Dzanga-sangha Dense Forest Reserve
This reserve in the far southwestern corner is one of the newest, with some of the highest population densities anywhere of massive lowland gorillas (an estimated 2,000) and forest elephants (an estimated 3,000) with smaller ears and straighter tusks than their savannah cousins.
Dark crowned eagles, largest and fiercest of Africa’s forest eagles with five-foot-plus (1.55-m) wingspreads, perform year-round aerial displays and prey commonly on small forest antelopes as heavy as they are, caching in nearby trees whatever they can’t eat or carry away. Blue-breasted kingfishers whistle in forest fringes, more intent on insects than fish. In the underbrush are melodious, orange-breasted, snowy-crowned robinchats mimicking all the others.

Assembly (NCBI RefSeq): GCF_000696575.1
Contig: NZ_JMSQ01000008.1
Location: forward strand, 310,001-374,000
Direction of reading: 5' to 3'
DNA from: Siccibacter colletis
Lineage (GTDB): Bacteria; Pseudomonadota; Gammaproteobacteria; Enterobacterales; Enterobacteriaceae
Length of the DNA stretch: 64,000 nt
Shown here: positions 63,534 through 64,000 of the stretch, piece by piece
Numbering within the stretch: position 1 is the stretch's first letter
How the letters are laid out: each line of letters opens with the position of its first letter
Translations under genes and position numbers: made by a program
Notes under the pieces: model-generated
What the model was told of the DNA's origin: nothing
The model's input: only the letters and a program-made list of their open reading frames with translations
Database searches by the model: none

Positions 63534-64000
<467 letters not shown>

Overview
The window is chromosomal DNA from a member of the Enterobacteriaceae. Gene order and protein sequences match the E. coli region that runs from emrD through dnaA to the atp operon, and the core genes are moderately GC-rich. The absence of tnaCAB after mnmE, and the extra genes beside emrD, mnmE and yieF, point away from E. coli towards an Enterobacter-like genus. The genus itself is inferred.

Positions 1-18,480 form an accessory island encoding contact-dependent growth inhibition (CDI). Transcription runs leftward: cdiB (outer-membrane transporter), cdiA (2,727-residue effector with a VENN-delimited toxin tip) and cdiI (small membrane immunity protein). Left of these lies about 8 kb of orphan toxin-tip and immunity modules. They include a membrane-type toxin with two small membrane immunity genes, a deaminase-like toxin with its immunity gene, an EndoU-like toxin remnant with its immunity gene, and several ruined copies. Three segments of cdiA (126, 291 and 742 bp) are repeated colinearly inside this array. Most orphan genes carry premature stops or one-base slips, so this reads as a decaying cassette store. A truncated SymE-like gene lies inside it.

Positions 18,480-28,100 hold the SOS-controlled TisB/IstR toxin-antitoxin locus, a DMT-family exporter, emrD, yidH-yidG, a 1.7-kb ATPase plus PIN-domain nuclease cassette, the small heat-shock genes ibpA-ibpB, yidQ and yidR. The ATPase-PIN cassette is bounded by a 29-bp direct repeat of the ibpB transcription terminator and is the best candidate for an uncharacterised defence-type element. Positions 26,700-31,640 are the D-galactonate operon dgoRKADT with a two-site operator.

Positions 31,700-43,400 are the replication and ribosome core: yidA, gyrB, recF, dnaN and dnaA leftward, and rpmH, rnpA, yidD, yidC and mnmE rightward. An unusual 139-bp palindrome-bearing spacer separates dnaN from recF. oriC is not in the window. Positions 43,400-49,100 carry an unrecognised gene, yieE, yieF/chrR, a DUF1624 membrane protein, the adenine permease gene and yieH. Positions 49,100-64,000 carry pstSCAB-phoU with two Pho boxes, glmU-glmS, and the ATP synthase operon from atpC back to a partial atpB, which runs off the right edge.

Rare, striped bongo antelopes venture shyly into forest clearings with forest buffalo,warthogs, waterbucks, giant forest hogs, chimpanzees, and DeBrazza’s monkeys with piercing eyes and long white goatee-beards. If unwary, all can be prey to stealthy leopards.
Forest elephants, a keystone species, make life easier for everybody by bulldozing forest trails and digging for minerals around tree roots, creating sun-drenched treefall gaps in forest glades that become a tangle of herbaceous vegetation for primates and grazers alike. Everywhere are explosions of colorful butterflies.
Until 1986, anyone could come on this 1,683 square miles (4,359 km2) of wild forest and savannah and shoot anything. Since then, the government working with WWF and others has declared the area a national park and dense forest preserve protecting two core no-hunting areas, Ndoki Park and Dzanga Park, usually referred to together as DZANGA-NDOKI PARK.